In the symposium, we hope to develop a collective, positive knowledge through sharing of experiences, policies and strategies and to build on one another’s success trajectories while also learning from failures. In order to re-define the discipline and practice of architecture from a feminist perspective, the discussions will range from personal struggles to larger changes that need to be made as a fraternity. It will address current work as well as the empowerment of the next generations.
We also want to recognise changing thought processes among men who are playing their part in the spirit of equality. We call upon women and gender minority architects who are fighting the tide every day, breaking the glass ceiling of the discipline and making their mark in a ‘man’s world’.
- Interaction with and respect from people: For example, clients, consultants, executing agencies, fellow architects, employers.
- Dismantling gender roles: For example, socio-cultural biases at the workplace, at home, and at the construction site.
- Evaluating the workplace: For example, work roles & responsibilities, pay equity, mental health, job security, mentoring, career development and leadership, facilities
- Challenges to work/life balance: For example, childcare support, flexibility in schedules, maternity leave and availability of site facilities, role of men/family.
- Working towards gender sensitivity: For example, influencing policies and increasing representation of women in decision-making bodies, changing the way the profession and/or professionalism are defined, making the workplace gender sensitive.
The keynote lecture for the symposium will be delivered by Shimul Javeri Kadri, founder and principal of SJK Architects, Mumbai, one of the leading architectural practices in India. Since the 1990s, SJK Architects has contributed considerably to the architectural profession and has won several awards and accolades under Shimul’s leadership.
The symposium will address the key concerns through Panel Sessions, Poster Presentations, a Student Photography Competition and Workshops. There will be 3 moderated panel sessions based on diverse modes of practice, in which practitioners will share their personal and professional experiences through a presentation. In the poster presentations, students and architects will share their research, experiences and suggestions on the symposium concerns through academic or professional work. The photography competition aims to encourage students to become observant and sensitive towards the gendered nature of everyday spaces and ways in which women and gender minorities claim their place in society. Selected posters and photographs will be exhibited alongside the panel discussions and workshops. Access details on the above components under Call for Entries.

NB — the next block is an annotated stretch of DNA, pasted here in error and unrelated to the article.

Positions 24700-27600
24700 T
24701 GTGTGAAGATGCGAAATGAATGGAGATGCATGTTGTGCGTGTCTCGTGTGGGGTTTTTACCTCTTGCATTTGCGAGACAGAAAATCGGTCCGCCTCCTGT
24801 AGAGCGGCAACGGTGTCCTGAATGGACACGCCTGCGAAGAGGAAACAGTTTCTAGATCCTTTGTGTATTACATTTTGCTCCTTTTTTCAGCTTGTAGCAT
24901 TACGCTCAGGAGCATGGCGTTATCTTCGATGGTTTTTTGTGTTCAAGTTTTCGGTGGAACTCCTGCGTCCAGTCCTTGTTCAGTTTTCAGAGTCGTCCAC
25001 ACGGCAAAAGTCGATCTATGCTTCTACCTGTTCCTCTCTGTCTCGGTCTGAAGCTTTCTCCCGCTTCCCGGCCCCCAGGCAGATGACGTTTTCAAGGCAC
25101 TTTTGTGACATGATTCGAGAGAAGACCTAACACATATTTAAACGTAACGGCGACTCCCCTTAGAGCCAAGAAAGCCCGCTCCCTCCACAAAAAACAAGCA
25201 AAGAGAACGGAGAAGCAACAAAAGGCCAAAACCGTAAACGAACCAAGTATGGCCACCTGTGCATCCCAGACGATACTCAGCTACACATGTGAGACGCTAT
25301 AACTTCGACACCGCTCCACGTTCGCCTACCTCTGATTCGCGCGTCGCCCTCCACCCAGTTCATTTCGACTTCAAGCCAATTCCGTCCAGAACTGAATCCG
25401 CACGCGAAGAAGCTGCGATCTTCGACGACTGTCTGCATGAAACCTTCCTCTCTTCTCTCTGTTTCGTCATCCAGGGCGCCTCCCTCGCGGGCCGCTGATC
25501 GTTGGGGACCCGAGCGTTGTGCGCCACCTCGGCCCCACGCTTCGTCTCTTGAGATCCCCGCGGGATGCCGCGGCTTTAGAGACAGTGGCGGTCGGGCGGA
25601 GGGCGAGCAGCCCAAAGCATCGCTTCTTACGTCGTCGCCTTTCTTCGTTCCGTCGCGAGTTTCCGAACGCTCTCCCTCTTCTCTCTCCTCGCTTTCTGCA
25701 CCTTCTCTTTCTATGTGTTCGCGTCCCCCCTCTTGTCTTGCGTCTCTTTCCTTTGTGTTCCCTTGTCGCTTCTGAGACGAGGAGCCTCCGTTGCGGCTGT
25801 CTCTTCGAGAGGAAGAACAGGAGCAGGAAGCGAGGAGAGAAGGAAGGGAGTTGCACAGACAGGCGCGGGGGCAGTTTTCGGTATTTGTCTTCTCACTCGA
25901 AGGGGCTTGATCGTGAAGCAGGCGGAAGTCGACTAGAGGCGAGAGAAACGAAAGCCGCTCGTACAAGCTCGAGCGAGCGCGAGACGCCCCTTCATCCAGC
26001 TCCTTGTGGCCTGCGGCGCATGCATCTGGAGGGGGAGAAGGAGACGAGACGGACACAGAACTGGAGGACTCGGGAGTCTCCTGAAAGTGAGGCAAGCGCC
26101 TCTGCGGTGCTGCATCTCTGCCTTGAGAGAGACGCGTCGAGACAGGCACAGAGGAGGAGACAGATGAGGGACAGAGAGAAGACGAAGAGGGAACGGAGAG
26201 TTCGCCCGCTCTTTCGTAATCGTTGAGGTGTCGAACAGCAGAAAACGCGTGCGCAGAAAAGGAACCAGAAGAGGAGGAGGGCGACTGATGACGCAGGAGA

On the first day of the symposium, there will also be opportunities for informal/interactive discussions and knowledge exchange on related themes through a series of workshops. These workshops will be conducted by FCA Members and will include activities like debates, quiz and role play. Participation in the workshops is optional; enrollment can be done at the time of online registration. Registration will be on a first come first serve basis with a maximum of 20 seats per workshop.
One of the following workshops can be selected during registration:
- Workshop 1: Starting & running one’s own practice
- Workshop 2: Returning to the profession after a break
- Workshop 3: Women in allied building and construction professions
The symposium will be conducted in person in Ahmedabad, Gujarat. Details of the venue will be announced soon. All arrangements will be made as per COVID-19 protocols following safety precautions and social distancing norms. In case of government restrictions due to the COVID situation, the symposium will be postponed to a later date. Attendance fees will be fully refunded for those who wish to withdraw.
Dates and Procedures (Check the website for updates)
|31st December 2021||Online Registration Opens|
|30th January 2022||Submission of Abstracts for Panel Sessions|
|11th February 2022||Announcement of Selected Abstracts for Panel Sessions|
|13th February 2022||Submission of entries for Poster Presentations|
|18th February 2022||Announcement of Final Schedule|
|20th February 2022||Submission of entries for Photography Competition|
|25th February 2022||Announcement of Selected Entries for Poster Presentations & Photography Competition|
|27th February 2022||Early Bird Registration Ends|
|20th March 2022||Online Registration Ends|
|26th & 27th March 2022||Symposium|
In case of any queries, reach us at:
Email: [email protected]
Instagram & Facebook: @archi.feministcollective
You will be required to fill an online form to register for the symposium. Registration is required for submitting an entry as well as for attendance. Registration fees are as below. Please note that the registration fees for participation and for attendance are separate and independent. All participants must additionally pay the registration fee in order to attend the symposium. Registration fees include lunch and tea for both days, workshop material and symposium kit. Travel and accommodation are not included.
|1||Participation fees for submitting entries for Panel Sessions, Posters or Photography Competition||Refer website||INR 500/- per entry|
|2||Registration fees for attending the Symposium|
|3||Early bird Registration fee for students||27th February, 2022||INR 1500/- per person|
|4||Early bird Registration fee for non-students||27th February, 2022||INR 2500/- per person|
|5||Registration fee for students||19th March, 2022||INR 2000/- per person|
|6||Registration fee for non-students||19th March, 2022||INR 3500/- per person|
To complete the registration, you will be required to upload the payment receipt as a JPEG or PDF file in the registration form.
- Mobile Number for GPay, PayTM and other UPI apps: +91 99252 83838
- Bank details for Net Banking:
Name: Himani Vinodrai Shingala
Account No: 33362580303
Type of Account: Savings
IFSC Code: SBIN0016034
Register for the symposium here.